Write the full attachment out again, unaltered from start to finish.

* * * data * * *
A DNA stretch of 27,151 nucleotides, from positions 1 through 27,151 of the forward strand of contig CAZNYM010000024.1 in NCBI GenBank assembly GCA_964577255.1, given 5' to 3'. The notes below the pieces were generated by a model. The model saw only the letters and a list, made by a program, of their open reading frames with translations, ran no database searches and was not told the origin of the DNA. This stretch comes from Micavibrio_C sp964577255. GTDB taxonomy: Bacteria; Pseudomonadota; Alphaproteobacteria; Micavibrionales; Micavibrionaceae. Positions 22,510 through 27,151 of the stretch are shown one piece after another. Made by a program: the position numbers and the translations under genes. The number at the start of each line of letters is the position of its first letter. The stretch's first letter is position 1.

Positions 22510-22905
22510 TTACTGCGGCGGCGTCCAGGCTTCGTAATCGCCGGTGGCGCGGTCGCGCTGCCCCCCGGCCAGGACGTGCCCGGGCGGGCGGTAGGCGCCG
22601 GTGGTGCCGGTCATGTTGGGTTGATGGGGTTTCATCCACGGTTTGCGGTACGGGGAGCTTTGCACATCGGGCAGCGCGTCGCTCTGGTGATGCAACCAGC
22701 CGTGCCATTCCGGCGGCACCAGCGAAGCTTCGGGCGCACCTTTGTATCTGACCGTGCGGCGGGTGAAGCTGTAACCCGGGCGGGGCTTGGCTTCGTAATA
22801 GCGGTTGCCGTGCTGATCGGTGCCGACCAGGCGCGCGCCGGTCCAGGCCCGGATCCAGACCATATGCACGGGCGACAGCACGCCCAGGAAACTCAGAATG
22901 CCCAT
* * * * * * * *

A DNA stretch of 27,151 nucleotides, from positions 1 through 27,151 of the forward strand of contig CAZNYM010000024.1 in NCBI GenBank assembly GCA_964577255.1, given 5' to 3'. The notes below the pieces were generated by a model. The model saw only the letters and a list, made by a program, of their open reading frames with translations, ran no database searches and was not told the origin of the DNA. This stretch comes from Micavibrio_C sp964577255. GTDB taxonomy: Bacteria; Pseudomonadota; Alphaproteobacteria; Micavibrionales; Micavibrionaceae. Positions 22,510 through 27,151 of the stretch are shown one piece after another. Made by a program: the position numbers and the translations under genes. The number at the start of each line of letters is the position of its first letter. The stretch's first letter is position 1.

Positions 22510-22905
22510 TTACTGCGGCGGCGTCCAGGCTTCGTAATCGCCGGTGGCGCGGTCGCGCTGCCCCCCGGCCAGGACGTGCCCGGGCGGGCGGTAGGCGCCG
22601 GTGGTGCCGGTCATGTTGGGTTGATGGGGTTTCATCCACGGTTTGCGGTACGGGGAGCTTTGCACATCGGGCAGCGCGTCGCTCTGGTGATGCAACCAGC
22701 CGTGCCATTCCGGCGGCACCAGCGAAGCTTCGGGCGCACCTTTGTATCTGACCGTGCGGCGGGTGAAGCTGTAACCCGGGCGGGGCTTGGCTTCGTAATA
22801 GCGGTTGCCGTGCTGATCGGTGCCGACCAGGCGCGCGCCGGTCCAGGCCCGGATCCAGACCATATGCACGGGCGACAGCACGCCCAGGAAACTCAGAATG
22901 CCCAT